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Teachers receive death threats; suffer red-tagging from educ official

Alliance of Concerned Teachers (ACT) officers revealed receiving death threats through phone calls this morning.

In a statement, ACT in Central Luzon said Raymond Basilo, ACT national secterary general, as well as three members of their regional executive board received separate calls and text messages from a person who alternately introduced himself as Juvy Canete, Henry Pimentel of Davao and Lt Guerrero.

The phone number used to call the victims.

Using mobile phone number 0949-5628576, Canete/Pimentel/Guerrero said he and others have been contracted to kill the teacher leaders.

“May apat na tirador kami na pinadala diyan sa Luzon para ipatumba [ka] at lahat ng miyembro ng pamilya mo,” one of the phone calls said.

ACT said the calls started at nine o‘clock, first to ACT Region III president Romly Clemente.

At 9:34 am, ACT Region III secretary Mathew Gutan received a call  from “Pimentel” who threatened him and his whole family, adding he had an hour to pay P6,000 for each of his family members to be spared.

At 9:47am, the same number called Basilio, but this time identifying himself as Lt. Guerrero, saying, “Handa ka na.”

The last call came at 10:20 to ACT Region III coordinator Aurora Santiago, issuing death threats to her and her family, asking her to give money in order for the “hit” not to take place.

Audio recording of the call to Au Santiago this morning.

ACT said the calls came after retiring Department of Education Region III director Beatriz Torno red-tagged the group, publicly alleging some of ACT members are New People’s Army (NPA) fighters.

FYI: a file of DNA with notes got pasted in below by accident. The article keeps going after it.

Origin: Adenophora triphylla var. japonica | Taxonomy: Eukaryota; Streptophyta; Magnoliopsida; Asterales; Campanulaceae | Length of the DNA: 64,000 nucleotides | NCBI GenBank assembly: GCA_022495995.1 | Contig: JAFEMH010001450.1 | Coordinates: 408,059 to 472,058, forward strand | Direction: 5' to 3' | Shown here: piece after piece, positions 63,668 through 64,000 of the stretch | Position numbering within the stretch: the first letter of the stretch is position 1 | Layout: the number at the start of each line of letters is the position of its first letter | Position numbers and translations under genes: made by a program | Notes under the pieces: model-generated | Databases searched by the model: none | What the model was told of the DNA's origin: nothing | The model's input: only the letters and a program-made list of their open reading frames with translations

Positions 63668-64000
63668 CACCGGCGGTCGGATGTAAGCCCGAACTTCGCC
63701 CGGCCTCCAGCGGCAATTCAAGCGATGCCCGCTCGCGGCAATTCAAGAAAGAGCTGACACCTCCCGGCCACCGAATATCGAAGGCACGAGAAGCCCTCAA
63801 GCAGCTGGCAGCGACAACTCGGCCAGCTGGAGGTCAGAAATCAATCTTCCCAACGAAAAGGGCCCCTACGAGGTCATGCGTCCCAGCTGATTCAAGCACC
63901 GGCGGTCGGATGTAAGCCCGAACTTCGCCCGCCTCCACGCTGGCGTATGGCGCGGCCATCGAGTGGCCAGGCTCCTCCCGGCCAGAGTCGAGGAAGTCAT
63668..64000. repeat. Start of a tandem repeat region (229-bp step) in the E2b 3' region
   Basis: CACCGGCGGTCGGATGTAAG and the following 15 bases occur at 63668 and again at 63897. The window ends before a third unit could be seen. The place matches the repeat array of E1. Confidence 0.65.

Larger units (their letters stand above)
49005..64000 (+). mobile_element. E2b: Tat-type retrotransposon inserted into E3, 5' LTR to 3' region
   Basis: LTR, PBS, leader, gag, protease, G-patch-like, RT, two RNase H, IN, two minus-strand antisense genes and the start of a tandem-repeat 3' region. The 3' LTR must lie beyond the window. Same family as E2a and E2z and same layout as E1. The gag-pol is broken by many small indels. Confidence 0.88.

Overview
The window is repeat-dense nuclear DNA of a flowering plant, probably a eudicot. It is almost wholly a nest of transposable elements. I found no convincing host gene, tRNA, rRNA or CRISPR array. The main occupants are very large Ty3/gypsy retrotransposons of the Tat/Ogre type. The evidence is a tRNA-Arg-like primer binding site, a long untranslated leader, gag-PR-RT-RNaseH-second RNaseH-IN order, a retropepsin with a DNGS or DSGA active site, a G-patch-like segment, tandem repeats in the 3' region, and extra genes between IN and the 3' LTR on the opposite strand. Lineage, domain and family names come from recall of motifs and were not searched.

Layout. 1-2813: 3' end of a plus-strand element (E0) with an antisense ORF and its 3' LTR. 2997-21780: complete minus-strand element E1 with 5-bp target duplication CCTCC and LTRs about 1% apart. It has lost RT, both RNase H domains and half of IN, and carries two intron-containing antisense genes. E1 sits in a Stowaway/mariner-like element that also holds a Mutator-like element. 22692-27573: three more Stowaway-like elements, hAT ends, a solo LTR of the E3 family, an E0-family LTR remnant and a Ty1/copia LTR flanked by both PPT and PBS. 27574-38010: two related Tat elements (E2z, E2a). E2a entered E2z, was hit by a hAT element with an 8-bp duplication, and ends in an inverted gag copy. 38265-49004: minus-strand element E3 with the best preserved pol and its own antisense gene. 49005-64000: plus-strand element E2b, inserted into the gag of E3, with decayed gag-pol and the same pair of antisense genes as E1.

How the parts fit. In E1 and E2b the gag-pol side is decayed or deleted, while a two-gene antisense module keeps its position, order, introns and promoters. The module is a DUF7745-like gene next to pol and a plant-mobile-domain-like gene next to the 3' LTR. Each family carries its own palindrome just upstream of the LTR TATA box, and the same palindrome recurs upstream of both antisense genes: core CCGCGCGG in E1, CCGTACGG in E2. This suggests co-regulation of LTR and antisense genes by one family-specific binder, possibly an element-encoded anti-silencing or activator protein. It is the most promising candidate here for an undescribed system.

Education officer red-tags ACT

In a February 6 forum of the Pampanga Press Club (PPC), Torno said that almost all provinces in Central Luzon are infiltrated by teachers who belong to ACT and are alleged NPA members, the Philippine Star reported

Torno did not say where she got the information nor could she give figures on how many ACT members in her region allegedly belong to the NPA, the report added.

ACT said Torno’s allegations are condemnable.

“We condemn in the strongest possible terms the act of our DepEd Regional III Director Beatriz Torno for her public statement categorically tagging ACT Region III as being infiltrated by the communist New People’s Army,”  Mathew Guetan Santiago, the group’s regional secretary-general said.

“This statement is highly irresponsible, baseless, and downright malicious! It does not only       malign the good name of our Union but worse, it also puts in danger the life and security of our  members who might be subjected to possible harm for being labelled as NPA members,” he added.

The group said they talked to the official to seek clarification who reportedly denied having uttered derogatory statements against ACT. 

“She also promised to issue a disclaimer through the media but she failed to do so,” ACT said.

ACT said it filed a complaint against Torno with the Ombudsman yesterday using a video recording of her public pronouncement posted on DepEd Region III website.

The group added they aim to make Torno criminally and administratively liable for her irresponsible and false accusation against ACT and its members.” # (Raymund B. Villanueva) 

Makabayan files bill seeking exemption of journalists from anti-drug ops

The Makabayan Bloc at the House of Representatives filed a bill seeking the exemption of journalists from acting as witnesses in police anti-drug operations.

House Bill 8832 was filed Wednesday by ACT Teachers’ Party Reps. Antonio Tinio and France Castro, Gabriela Reps. Arlene Brosas and Emmi de Jesus, Anakpawis Party Rep. Ariel Casilao, Bayan Muna Rep. Carlos Zarate and Kabataan Party Rep. Sarah Elago together with National Union of Journalists of the Philippines (NUJP) officers.

The bill seeks to amend Section 1 of Republic Act 10640, otherwise known as “An Act to Further Strengthen the Anti-Drug campaign of the Government,” which orders that journalists act as “optional witnesses” to drug operations.